This week, on an animal sanctuary in Southern Spain, I am surrounded by rock, and the nude, bare earth echoes the inner emptiness I feel. In England, all that green and growing doesn't match my insides. Here, this rock, this heat, this rugged blend of pine and desert wildflower, poking up from parched earth, speaks to my spirit. Here, amongst this rock, my heart feels at ease.
I awaken at early light and walk the dirt path to the pig run, and enter their space. Carmella comes to smell and nudge me with her snout, and I place my hand upon her coarse, bristled skin. I sit in the dirt and wait for her to realise that I will not hurt her, and, after a few moments, she lies down next to me. I stretch my legs around her so that I can rub her belly, and she rolls on her side so that I can get a better reach. She grunts her pleasure and closes her eyes. I breathe deep. I slow my breathing to match hers, in rhythm and depth, and I rub her until she's had enough, awakens from her brief slumber, and rises, moving on toward the back of the pen. Our encounter is a healing balm for us both.Read more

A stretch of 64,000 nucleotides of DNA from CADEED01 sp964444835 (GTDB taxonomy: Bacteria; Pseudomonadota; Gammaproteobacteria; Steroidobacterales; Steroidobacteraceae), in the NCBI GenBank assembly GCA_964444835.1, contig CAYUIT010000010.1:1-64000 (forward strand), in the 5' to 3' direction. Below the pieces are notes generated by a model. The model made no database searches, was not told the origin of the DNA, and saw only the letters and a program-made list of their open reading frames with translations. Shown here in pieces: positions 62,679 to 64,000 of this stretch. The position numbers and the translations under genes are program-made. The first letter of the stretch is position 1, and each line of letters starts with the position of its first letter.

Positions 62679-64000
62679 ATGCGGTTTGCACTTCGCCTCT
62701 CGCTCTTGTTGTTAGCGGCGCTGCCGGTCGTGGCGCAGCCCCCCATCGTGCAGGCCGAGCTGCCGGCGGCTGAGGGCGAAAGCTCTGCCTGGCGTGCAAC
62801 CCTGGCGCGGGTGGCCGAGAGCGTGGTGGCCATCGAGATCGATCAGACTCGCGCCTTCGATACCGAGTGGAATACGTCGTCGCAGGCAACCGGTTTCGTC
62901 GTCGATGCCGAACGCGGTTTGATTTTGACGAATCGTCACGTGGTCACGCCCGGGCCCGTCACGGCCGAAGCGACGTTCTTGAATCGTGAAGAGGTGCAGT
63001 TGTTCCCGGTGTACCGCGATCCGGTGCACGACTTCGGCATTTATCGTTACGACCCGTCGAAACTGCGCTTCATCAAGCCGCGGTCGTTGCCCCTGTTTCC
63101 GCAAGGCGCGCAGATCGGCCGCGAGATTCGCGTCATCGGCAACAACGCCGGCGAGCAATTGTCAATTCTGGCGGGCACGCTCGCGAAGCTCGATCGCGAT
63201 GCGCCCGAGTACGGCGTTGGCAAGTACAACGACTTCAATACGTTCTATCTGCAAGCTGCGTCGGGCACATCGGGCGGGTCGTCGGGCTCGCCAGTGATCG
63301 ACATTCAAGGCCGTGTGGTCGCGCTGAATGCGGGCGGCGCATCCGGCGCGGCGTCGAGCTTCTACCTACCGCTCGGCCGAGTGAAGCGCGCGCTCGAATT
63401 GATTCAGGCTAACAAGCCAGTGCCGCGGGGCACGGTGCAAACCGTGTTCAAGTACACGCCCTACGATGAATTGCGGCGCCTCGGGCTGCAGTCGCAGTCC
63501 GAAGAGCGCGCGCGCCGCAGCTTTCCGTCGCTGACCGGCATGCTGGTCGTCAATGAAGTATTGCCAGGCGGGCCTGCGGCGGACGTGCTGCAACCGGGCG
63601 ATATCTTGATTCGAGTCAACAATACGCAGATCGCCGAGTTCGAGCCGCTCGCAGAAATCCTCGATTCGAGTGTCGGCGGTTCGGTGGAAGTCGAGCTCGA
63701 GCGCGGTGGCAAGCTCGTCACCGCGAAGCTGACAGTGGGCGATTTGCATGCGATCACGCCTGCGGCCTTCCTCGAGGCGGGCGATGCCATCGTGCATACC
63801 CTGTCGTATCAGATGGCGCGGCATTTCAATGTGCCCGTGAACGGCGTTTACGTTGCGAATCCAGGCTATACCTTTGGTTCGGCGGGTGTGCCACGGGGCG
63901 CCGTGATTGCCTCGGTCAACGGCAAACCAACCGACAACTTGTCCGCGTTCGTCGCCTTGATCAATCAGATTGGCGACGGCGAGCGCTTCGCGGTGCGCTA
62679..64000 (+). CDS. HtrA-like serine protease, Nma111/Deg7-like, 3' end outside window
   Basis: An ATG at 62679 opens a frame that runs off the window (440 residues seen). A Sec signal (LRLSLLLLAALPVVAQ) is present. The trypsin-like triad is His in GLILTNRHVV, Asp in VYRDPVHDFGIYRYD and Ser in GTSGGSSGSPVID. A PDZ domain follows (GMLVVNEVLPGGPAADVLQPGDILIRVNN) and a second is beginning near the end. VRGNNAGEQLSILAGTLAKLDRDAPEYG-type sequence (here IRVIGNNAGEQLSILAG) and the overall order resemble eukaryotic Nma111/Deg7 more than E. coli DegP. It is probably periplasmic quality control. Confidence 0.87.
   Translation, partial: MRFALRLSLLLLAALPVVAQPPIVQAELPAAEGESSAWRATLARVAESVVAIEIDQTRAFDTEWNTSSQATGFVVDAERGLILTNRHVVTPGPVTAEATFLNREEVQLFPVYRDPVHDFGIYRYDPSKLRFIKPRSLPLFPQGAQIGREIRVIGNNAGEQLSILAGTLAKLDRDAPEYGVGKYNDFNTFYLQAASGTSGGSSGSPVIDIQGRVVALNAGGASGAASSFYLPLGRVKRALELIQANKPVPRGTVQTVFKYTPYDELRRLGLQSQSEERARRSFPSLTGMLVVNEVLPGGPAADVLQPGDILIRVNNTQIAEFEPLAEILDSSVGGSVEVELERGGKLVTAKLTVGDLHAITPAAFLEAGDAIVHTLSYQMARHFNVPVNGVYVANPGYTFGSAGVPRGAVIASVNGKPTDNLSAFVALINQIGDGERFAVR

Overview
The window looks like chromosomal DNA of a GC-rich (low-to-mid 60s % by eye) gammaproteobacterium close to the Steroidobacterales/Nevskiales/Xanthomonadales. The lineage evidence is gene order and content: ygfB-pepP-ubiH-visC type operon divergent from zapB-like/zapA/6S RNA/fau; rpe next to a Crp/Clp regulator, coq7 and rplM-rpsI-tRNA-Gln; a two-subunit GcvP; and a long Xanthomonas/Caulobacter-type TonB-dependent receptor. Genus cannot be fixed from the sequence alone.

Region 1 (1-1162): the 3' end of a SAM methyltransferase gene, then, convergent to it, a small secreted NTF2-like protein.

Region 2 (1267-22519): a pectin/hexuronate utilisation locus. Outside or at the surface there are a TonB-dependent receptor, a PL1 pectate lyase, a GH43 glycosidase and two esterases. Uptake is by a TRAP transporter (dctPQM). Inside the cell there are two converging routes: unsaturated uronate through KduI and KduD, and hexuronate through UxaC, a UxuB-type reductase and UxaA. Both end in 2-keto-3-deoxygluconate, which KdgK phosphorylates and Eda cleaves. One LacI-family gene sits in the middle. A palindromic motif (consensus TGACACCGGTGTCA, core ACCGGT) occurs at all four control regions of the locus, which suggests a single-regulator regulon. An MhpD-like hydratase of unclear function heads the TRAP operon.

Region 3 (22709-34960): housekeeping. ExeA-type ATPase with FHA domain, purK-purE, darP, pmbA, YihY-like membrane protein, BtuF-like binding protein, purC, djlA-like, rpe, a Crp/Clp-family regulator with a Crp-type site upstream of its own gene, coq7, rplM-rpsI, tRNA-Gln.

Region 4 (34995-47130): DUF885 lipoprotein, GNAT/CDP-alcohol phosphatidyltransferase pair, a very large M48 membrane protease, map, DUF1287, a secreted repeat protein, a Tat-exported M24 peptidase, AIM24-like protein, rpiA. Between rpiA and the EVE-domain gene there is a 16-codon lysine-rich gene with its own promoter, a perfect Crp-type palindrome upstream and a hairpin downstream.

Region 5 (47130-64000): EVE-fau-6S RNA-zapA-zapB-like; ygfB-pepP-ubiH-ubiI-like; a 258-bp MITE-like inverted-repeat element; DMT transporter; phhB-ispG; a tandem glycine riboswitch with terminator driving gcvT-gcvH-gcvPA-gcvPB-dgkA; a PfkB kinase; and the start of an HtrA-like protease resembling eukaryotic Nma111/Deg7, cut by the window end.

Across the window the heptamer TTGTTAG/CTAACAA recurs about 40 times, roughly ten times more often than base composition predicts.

It is almost Christmas, and I have spent most of the last ten days on my own, in silence. At times, I have thought that I should make an effort to visit with people, make connections, socialise. I just don’t seem to handle it well. Even a short trip to the shops on the High Street brings me to tears—couples hand in hand, brightly coloured lights, fresh trees for sale, Santas in the windows, ribbons and bows, carols blasting through the speakers—all this celebration and excess is out of sync with the way I feel, inside. I am awkward around people. I don’t know how to act. What do I say? What greetings do I employ? Merry Christmas? Happy Holidays? I don’t even want to think about the New Year. I want to crawl under the covers until it is all finished.
The one time my world makes sense, these days, is when I walk, alone, into the hills. I set my boots onto a muddy path, my face exposed to the biting wind, and watch my breath stream in and out. I hear birds rustle in the trees above me. I see rabbits hop into the underbrush. I take note of the droplets of water, hanging, like tears, on naked branches. I feel the rain, sleet and snow pelt against my skin. I put one foot in front of the other. I don’t have to worry, or plan, or think. I only walk, and breathe. When I am outside, among the elements, it feels that perhaps I do have a place on the planet. I find a sliver of hope that, perhaps, one day, I will heal.Read more